Political intransigence was on display for the world to see this past week.

When U.S. President Barack H. Obama refused to negotiate with House members over an extension to delay his administration’s crown jewel, the so-called “Affordable” Care Act, he ordered every national park and even part of the Atlantic Ocean to be shut down, fenced in, coned off and cut off from taxpayers and private organizations that pay for them.

It took 90-year-old World War II veterans to unveil President Stompy-Feet’s (the new nickname given to Obama by Rep. Steve Stockman) vindictiveness. Nothing exhibited the president’s behavior more pointedly than the sight of octogenarian and nonagenarian WW II veterans, flown in from all over the country on Honor Flights, many using wheelchairs and walkers, halted at barricades erected by presidential order, prohibiting them from visiting the open-air Memorial built to honor their sacrifice to our nation.

Obama spent – some say “wasted” – millions of American tax dollars to drive home the point that he would not budge on his political position and issued an edict to the National Parks Service to post guards and erect traffic cones, chickenwire fences and iron “barry-cades” at national parks and war memorials nationwide including the Iwo Jima Memorial in Rosslyn, Va.

The presidential pettiness prompted Fox News contributor and Townhall editor Katie Pavlich to tweet, “Maybe if the WWII vets offer to hold Obama’s umbrella, they’ll open the memorial.”

Rep. Steve Stockman tweeted: “Obama sent more protection to the World War II Memorial than he sent to Benghazi,” an observation wryly noted by many others.

The mockery continued unabated. “This is how many park service staffers it takes to post a “closed” sign” captioned one tweeted photo.

Citizen outrage was palpable: “Gov’t shutdown prevents Armed Forces Network from showing NFL games today,” they tweeted and Facebooked, slamming Obama for taking out his grievances on American fighting men and women on the front lines.

Social media Twitter and Facebook are a bellwether of how a majority of citizens perceive the executive branch and Democrat-held Senate’s forced stalemate, using cutting humor to mock and deride the presidential orders emanating from the “Spite House.”

Noted the Twitchy team, “While an empty chair was the perfect metaphor for President Obama’s first term in office, it doesn’t really capture what might be the greatest accomplishment of his second. Would it be too much to add an empty chair behind the Barrycade?”

The WW II Memorial was just the start of a long laundry list of related topics that dominated social media for most of the week. Uploaded twit-pics and photoshopped editorial comments ricocheted across the Internet, like this image by Justin Menkveldof who morphed the the D-Day storming of the Normandy beaches with this past week’s “storming of the barricades” at the WWII Memorial:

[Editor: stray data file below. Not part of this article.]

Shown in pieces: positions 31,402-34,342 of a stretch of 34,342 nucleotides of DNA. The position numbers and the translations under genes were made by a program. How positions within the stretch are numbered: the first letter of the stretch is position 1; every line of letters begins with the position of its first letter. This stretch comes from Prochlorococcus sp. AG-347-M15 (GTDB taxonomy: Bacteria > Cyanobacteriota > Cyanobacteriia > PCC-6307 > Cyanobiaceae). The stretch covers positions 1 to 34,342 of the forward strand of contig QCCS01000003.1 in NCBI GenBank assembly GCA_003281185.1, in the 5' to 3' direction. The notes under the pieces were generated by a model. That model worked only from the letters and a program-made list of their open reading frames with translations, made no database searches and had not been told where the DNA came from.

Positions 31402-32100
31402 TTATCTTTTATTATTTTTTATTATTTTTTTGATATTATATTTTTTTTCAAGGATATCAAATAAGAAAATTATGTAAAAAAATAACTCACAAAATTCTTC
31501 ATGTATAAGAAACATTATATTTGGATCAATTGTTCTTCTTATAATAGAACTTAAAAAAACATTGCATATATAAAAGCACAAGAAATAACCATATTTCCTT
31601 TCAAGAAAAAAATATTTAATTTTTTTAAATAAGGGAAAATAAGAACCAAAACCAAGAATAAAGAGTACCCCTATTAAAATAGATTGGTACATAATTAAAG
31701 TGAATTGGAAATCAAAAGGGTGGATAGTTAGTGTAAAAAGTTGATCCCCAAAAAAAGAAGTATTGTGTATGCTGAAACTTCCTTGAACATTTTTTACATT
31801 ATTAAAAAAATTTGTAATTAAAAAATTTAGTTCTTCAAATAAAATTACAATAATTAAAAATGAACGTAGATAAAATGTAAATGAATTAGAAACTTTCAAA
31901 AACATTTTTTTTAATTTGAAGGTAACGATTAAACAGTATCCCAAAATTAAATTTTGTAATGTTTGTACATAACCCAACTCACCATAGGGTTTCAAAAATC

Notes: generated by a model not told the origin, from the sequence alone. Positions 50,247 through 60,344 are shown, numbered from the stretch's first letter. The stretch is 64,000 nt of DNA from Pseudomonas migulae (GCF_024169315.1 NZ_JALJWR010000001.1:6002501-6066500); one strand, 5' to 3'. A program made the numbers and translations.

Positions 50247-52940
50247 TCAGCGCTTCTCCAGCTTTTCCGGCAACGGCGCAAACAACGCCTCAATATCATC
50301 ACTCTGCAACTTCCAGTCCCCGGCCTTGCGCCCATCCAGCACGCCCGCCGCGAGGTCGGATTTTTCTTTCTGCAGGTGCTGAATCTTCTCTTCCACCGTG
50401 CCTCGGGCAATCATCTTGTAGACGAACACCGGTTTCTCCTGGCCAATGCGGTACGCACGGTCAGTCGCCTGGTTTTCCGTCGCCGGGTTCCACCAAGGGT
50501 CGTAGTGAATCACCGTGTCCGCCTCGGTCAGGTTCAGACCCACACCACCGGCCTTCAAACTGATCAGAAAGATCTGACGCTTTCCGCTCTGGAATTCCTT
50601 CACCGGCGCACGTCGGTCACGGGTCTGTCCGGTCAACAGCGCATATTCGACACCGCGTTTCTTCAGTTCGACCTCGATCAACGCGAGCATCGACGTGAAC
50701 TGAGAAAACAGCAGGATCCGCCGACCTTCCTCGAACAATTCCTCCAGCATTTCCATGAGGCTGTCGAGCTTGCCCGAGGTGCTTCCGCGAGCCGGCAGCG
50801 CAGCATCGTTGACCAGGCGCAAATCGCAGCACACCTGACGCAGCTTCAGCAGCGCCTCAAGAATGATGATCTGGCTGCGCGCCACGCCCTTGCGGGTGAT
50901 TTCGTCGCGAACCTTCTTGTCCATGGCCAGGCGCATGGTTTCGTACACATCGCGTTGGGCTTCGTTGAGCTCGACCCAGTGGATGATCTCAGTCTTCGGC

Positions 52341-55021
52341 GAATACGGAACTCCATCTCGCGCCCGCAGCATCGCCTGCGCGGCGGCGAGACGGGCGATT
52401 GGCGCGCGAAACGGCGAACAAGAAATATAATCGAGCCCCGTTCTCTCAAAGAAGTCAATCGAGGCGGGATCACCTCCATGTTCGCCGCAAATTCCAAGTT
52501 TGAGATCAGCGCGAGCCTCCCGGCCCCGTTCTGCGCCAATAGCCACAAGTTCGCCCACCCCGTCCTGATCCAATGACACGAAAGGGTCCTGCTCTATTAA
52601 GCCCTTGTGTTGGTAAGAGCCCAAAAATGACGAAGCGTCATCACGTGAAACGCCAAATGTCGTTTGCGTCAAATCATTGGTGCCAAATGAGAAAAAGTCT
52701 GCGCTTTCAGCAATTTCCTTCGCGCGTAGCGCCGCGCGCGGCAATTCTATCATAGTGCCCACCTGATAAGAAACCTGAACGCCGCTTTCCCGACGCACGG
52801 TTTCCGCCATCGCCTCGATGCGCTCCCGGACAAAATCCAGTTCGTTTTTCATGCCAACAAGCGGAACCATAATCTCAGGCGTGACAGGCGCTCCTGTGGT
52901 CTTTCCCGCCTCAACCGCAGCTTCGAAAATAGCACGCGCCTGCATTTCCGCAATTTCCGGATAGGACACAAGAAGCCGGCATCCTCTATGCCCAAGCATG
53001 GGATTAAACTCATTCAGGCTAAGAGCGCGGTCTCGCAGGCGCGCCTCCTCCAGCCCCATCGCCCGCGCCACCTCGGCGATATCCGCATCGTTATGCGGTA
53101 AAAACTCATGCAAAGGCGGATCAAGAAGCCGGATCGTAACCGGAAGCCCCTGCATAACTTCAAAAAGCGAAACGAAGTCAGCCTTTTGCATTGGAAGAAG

Several members of Congress, some equipped with wire and bolt cutters, defied the president’s orders and removed the barriers to welcome the “Greatest Generation” vets as they arrived. Pictured below are Republican Florida Congressmen Bill Posey, Ron DeSantis, Steve Southerland, Rich Nugent Ted Yoho greeting a them as they arrived.

This pathetic single shutdown barricade and sign at the 2nd Infantry Division Memorial was snort-worthy.

Among millions of words communicated via social media, perhaps the one that encapsulated the sentiment of this presidency was conveyed in a poignant photo of an NPS guard blocking visitors to the Lincoln Memorial titled simply, “Obama’s America”.

They say timing is everything, and that may be the case given how veterans of the Greatest Generation were treated this past week, 65 iconic images landed in my email. Posted last Memorial Day by Mark Allen M of California on the Warbird Information Exchange forum, these black and white photographs recall a slice of precious American history.

Bonus: Three brief essays by three children who write about what Memorial Day means to them: “Army Parade Washington, D.C., Memorial Day, May 1942 (it’s quite evident in this series of photos just how stressed, concerned and worried the country was at this early stage of the war, you really don’t see too many smiles from those in attendance. But at the same time you can also sense parity and patriotism.)”

Here’s one of the images in the collection, many of which were taken by LIFE magazine photographers.

Going back in time a bit further…

For the Civil War buff, here’s an animated map of the Battle of Antietam, produced by Wide Awake Films. Learn more about this important Civil War battle in Maryland, the bloodiest day in American history.


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